Medical Assisting Career Description

A Medical Assistant is responsible for completing administrative and clinical tasks for healthcare facilities and providers. Additionally, these professionals take and record confidential patient information using Electronic Health Records, only discussing this information with other professionals who are helping to treat a patient.

“One of the greatest parts of entering medical assisting is that this career in healthcare can be an entry point to other nursing and patient care positions,” a Certified Medical Assistant in South Carolina, said.

Education & Training

To become a Medical Assistant, a professional is typically required to graduate from a post-secondary education program such as Sumner College to obtain a certificate. This takes 7.5 months to complete.  In some states, there are no formal educational requirements, but many employers prefer to hire Medical Assistants who have obtained certification.

Usually education requirements depend on the state, but most require at least a technical diploma.


To advance in a career as a MA, a person can continue their education and learn a specialization. Alternatively an MA can advance by moving into a team leader or supervisory role.

So, in the field as a Certified Medical Assistant (CMA), some professionals choose to pursue additional education, perhaps earning an Associate’s Degree. Others develop specializations, such as becoming an Administrative Medical Assistant, Clinical Medical Assistant, Ophthalmic Medical Assistants or Podiatric Medical Assistant, and move into leadership roles.

Experience & Skills

To become a successful Medical Assistant, professionals should be able to use Electronic Health Records to record patient history and data, measure vital signs and help physicians perform patient examinations as needed. Medical Assistants must possess important technical skills so that they can operate basic clinical instruments such as stethoscopes, blood pressure monitors, syringes and needles. They should also be able to give patients injections or medications (as directed by a physician and as permitted by State law), schedule appointments and prepare blood samples for laboratory testing.

To perform the necessary responsibilities, MA’s need to know medical terminology, ICD 10 codes, basic pharmacology, how to draw blood and how to take vital signs.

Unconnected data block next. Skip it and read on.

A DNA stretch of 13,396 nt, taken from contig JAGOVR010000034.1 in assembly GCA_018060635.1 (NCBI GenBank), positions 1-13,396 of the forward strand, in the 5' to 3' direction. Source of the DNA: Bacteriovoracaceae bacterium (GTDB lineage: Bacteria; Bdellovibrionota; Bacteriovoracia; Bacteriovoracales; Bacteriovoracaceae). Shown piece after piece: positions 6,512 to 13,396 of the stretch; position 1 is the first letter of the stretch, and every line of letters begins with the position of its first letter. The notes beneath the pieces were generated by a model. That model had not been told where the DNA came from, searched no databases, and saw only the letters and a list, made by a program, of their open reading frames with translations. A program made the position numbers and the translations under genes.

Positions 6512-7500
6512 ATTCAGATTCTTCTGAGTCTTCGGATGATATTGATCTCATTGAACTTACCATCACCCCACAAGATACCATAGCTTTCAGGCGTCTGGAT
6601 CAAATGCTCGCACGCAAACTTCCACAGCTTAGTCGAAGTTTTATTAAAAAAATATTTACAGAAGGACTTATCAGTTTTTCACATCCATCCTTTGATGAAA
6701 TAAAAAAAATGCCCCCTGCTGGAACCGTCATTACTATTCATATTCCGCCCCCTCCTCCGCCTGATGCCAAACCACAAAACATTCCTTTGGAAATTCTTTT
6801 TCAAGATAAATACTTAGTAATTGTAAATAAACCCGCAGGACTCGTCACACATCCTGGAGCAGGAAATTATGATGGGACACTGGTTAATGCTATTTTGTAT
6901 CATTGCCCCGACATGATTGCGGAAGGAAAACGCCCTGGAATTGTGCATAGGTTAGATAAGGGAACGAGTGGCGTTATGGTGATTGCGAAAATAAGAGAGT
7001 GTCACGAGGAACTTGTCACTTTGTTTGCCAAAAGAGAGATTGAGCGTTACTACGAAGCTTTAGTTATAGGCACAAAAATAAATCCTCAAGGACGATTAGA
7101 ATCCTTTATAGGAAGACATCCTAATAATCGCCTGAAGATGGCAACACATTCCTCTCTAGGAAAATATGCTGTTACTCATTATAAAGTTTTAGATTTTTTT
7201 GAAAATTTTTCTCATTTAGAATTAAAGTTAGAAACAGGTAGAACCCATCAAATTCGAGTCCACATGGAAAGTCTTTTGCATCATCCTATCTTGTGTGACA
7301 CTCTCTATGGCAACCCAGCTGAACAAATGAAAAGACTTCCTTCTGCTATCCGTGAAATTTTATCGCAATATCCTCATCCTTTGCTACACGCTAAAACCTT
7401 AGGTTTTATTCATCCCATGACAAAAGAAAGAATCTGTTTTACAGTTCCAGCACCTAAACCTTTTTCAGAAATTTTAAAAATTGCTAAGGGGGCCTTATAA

Medical Assistants should possess strong interpersonal and analytical skills, as patients need to be able to discuss personal information and problems with these professionals. They should also be detail oriented, and able to accurately record and relay patient information/data, as well as to collect data/results and code a patient’s medical records for billing. And empathy is the most important characteristic.


Most CMAs work full-time, and many work evenings, weekends or holidays to accommodate patients and to ensure that all shifts are covered within facilities that are constantly open.

A Medical Assistant’s day is usually very busy. They are usually the patient’s first point of contact with the healthcare facility.


There’s no better time to beginning a path toward becoming a Medical Assistant than now! With Medical Assistants having held about 634,400 positions coupled with a projected growth of 23 percent over the next decade, this profession has proven to become increasingly in demand.

With the majority working in primary care facilities, a steadily growing sector within the healthcare industry, the highest employing facilities of Medical Assistants are the offices of Physicians, state, local and private hospitals, outpatient care centers and the offices of Chiropractors.


There is great salary potential in a career as a Certified Medical. Assistant. For example, the median annual wage for someone in the role was $34,800, whereas the top 10 percent made more than $48,720. While the lowest 10 percent made less than $25,820 there exists great potential for raises and advancement.

Additionally, the highest paying employers include outpatient care centers, state, local and private hospitals, the offices of physicians and chiropractors.

Some content inspired by Careers in Healthcare.



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